A subanalysis of data collected as part of the Chemotherapy-Induced Peripheral Neuropathy Outcomes Measures Standardization (CI-PeriNoms) study revealed that patient reports of activity limitations related to chemotherapy-induced peripheral neuropathy (CIPN) are often misinterpreted by oncologists. This study was published in Journal of the Peripheral Nervous System

CIPN, including numbness, tingling, paresthesias, dysesthesias, pain and/or weakness, can be a severe and potentially dose-limiting adverse event that can have sensory and motor components, with detrimental impact on patient quality of life. However, there is evidence that assessments of CIPN using common toxicity criteria are of limited usefulness, highlighting the need for improved measures of CIPN. One of the purposes of this study was to evaluate the association between patient reports of their ability to perform specific tasks that can be impaired by CIPN, and how oncologists interpreted these reports.

Using results from the CI-PeriNoms study of neurological examinations of patients with stable CIPN and their corresponding self-assessments of ability to perform specific tasks, 2 neurologists prepared a questionnaire in which self-reports of ability to perform 8 specific tasks were presented for a hypothetical patient. Oncologists, blinded to the previous interpretation of these results, were asked to rank expected motor or sensory impairment for that patient by assigning a value from 0 (no impairment) to 10 (maximum impairment). Forty-four experienced oncologists completed the questionnaire which is currently undergoing validation.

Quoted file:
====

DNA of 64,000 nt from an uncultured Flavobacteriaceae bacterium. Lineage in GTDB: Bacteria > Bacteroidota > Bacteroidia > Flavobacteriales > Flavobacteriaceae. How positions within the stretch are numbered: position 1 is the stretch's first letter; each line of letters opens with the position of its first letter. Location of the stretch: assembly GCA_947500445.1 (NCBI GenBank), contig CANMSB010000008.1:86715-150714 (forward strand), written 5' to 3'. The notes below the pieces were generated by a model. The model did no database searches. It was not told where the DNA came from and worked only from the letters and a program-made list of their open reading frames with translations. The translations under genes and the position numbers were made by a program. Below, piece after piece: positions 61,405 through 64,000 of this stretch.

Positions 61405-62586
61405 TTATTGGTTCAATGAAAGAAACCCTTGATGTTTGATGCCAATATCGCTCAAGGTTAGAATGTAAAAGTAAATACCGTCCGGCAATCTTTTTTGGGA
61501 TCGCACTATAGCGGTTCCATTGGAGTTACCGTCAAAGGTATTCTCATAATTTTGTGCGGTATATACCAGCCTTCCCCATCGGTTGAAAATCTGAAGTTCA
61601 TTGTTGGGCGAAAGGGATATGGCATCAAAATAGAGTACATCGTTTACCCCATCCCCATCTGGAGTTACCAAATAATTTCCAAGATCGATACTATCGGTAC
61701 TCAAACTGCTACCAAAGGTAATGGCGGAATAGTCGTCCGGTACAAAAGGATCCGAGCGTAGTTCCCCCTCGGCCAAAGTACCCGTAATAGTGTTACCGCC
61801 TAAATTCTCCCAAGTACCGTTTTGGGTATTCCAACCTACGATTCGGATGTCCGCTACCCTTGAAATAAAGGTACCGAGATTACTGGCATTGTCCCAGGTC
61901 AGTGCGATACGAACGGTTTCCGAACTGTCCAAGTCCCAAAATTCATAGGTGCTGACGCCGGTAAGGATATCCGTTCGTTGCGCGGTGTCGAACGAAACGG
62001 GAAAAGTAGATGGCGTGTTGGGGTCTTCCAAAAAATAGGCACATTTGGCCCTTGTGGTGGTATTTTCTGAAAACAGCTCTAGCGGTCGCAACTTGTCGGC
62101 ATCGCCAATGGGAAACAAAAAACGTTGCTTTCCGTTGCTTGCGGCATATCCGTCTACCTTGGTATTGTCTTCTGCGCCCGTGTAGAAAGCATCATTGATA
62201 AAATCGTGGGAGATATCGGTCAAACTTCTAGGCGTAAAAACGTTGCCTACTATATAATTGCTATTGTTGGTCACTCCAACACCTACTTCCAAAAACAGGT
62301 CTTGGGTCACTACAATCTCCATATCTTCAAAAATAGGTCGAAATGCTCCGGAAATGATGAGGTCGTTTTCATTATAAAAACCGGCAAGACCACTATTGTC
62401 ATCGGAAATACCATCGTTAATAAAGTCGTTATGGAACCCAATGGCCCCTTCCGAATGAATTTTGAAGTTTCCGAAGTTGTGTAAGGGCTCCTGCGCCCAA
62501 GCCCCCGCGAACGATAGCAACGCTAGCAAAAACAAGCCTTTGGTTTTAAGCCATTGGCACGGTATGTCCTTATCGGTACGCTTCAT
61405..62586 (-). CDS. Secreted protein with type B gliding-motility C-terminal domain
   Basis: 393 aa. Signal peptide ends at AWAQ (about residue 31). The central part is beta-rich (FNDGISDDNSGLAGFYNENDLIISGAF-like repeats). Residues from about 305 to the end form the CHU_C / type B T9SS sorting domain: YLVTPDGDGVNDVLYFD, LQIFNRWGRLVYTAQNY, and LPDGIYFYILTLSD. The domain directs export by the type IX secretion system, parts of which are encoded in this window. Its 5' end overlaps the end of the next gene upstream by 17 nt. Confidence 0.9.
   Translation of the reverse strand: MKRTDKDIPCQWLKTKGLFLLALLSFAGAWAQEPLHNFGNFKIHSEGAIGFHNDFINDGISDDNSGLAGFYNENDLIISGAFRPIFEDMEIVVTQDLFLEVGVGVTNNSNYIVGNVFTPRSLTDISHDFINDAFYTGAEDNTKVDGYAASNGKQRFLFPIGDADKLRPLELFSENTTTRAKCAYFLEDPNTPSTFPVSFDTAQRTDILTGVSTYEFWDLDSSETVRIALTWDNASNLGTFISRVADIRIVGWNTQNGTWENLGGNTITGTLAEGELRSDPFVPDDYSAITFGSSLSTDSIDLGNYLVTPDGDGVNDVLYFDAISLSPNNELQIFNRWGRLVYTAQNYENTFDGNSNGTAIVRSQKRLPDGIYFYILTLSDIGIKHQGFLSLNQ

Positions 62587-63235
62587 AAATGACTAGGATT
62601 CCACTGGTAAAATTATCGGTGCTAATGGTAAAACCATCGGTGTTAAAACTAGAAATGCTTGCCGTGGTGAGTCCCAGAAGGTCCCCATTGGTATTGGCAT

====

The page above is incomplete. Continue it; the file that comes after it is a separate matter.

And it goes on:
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“We demonstrated that the interpretation of patients’ report provided by the panel of oncologists is poorly consistent with the actual neurological impairment and that activity limitations capture more than simple impairments and reflect a broader impact than impairment measures,” the authors wrote.

Reference

Cavaletti G, Cornblath DR, Merkies ISJ, et al. Patients’ and physicians’ interpretation of chemotherapy-induced peripheral neurotoxicity [published online January 23, 2019]. J Peripher Nerv Syst. doi: 10.1111/jns.12306